The draft bill was taken to parliament on January 9, 2021 for discussion by lawmakers.
Foreign Minister Nikos Dendias said that discussions on extending territorial waters off the eastern part of Crete Island are being held.
Last August 2020, Prime Minister Kyriakos Mitsotakis said the government was planning to submit a bill to double its territorial waters in the Ionian Sea.
In the future, Greece could also extend territorial waters in other maritime areas, he added.
In the mid-1990s, Greece attempted to extend its territorial waters in the Aegean Sea to 12 miles but scuttled the plan after Turkey declared that such a move would be a casus belli, or cause for war.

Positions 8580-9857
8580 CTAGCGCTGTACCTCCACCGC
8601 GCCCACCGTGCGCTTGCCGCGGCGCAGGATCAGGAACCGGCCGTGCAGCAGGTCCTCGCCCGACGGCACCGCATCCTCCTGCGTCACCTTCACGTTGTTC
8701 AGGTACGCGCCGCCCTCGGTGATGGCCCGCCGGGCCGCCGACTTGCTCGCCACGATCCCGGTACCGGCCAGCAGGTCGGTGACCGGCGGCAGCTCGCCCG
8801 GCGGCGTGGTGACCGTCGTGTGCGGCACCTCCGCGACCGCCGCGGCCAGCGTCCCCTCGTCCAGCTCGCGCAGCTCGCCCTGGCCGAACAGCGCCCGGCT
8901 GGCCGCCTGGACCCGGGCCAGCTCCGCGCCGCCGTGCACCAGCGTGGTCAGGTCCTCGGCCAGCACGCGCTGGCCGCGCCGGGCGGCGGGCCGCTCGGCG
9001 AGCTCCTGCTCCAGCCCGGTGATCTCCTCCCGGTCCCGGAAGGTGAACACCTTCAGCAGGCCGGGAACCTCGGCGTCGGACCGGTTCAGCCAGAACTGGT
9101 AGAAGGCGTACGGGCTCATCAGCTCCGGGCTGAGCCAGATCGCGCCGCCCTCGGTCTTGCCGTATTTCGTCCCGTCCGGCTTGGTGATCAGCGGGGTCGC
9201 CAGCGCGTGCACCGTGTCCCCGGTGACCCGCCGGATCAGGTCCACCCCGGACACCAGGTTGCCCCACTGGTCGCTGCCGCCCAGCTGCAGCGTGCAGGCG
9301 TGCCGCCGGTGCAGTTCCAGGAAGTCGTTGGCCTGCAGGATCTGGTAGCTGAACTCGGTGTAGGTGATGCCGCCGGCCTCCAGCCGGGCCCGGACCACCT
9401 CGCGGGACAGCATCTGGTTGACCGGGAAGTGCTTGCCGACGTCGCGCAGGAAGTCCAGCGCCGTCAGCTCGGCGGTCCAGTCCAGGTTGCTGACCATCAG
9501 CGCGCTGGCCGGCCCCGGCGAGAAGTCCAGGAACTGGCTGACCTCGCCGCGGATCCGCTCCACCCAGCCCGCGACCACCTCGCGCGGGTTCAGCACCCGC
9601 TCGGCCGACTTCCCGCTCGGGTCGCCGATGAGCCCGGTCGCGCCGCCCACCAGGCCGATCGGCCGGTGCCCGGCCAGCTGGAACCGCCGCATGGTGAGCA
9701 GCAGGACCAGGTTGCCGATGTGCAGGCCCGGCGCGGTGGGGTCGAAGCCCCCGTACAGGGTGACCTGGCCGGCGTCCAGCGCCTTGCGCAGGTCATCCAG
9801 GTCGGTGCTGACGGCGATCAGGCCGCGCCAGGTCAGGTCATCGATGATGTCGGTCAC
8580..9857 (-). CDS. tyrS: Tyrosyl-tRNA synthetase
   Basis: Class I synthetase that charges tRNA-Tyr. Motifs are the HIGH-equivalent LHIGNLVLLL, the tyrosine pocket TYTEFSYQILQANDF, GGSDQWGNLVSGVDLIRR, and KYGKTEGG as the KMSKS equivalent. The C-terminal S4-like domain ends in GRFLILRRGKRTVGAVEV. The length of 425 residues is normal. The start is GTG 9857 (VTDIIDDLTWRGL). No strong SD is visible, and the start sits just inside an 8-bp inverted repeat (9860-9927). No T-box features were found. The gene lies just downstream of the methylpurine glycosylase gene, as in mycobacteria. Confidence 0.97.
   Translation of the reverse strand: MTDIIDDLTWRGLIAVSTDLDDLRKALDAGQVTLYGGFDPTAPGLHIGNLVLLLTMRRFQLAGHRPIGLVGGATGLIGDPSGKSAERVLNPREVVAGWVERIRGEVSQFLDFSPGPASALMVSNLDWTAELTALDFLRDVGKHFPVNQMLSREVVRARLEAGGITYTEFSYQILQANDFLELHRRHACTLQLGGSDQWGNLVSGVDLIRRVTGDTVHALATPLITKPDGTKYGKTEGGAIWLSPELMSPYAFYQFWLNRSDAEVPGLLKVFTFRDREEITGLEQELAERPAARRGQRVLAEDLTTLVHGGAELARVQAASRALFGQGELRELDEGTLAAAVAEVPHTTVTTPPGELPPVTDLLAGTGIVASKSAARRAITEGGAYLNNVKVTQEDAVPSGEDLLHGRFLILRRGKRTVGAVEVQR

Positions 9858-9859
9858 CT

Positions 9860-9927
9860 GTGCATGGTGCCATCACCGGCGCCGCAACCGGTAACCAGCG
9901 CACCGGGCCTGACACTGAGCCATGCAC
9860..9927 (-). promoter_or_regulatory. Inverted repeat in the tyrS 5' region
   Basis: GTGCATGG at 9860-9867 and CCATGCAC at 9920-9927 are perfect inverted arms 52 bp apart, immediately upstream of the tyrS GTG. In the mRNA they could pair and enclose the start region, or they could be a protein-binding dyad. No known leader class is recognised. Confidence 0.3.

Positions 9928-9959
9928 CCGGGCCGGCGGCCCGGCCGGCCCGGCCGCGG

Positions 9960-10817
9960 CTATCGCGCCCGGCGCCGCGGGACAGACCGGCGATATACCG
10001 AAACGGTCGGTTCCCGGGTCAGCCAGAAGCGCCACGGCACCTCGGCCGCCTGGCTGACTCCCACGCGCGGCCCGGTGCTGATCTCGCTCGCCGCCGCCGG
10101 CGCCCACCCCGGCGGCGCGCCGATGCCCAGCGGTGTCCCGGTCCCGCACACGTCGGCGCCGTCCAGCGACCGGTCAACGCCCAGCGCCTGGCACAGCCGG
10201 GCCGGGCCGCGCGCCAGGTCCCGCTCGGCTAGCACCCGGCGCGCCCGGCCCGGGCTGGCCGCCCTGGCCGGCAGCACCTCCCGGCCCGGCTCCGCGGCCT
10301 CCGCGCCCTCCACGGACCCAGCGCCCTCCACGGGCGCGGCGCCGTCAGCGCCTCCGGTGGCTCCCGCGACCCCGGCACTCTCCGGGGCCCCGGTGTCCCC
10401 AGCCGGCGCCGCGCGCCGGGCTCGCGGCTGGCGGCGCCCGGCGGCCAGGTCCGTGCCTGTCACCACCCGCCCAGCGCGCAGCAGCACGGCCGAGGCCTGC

Turkey and Greece are due to begin exploratory talks on January 25, 2021 in Istanbul to resolve marine dispute.
Turkey indirectly warns Greece extends coastal claim to Ionian Sea waters
Greece’s parliament has extended its claim to western waters near Albania and Italy, ahead of talks with Turkey, which has long warned against similar moves off Aegean islands.
Greek parliamentarians voted 284-0 Wednesday to extend Greece’s western Ionian Sea territorial waters from six out to 12 nautical miles (11-22 kilometers).
Of parliament’s 300 lawmakers, only 16, Communist Party members, abstained.
Simultaneously, Turkey was told publicly by Greek Prime Minister Kyriakos Mitsotakis that Athens had “zero naivety” before talks due in Istanbul next Monday over rival maritime claims, focused since last year over eastern Mediterranean offshore gas deposits claimed by Turkey .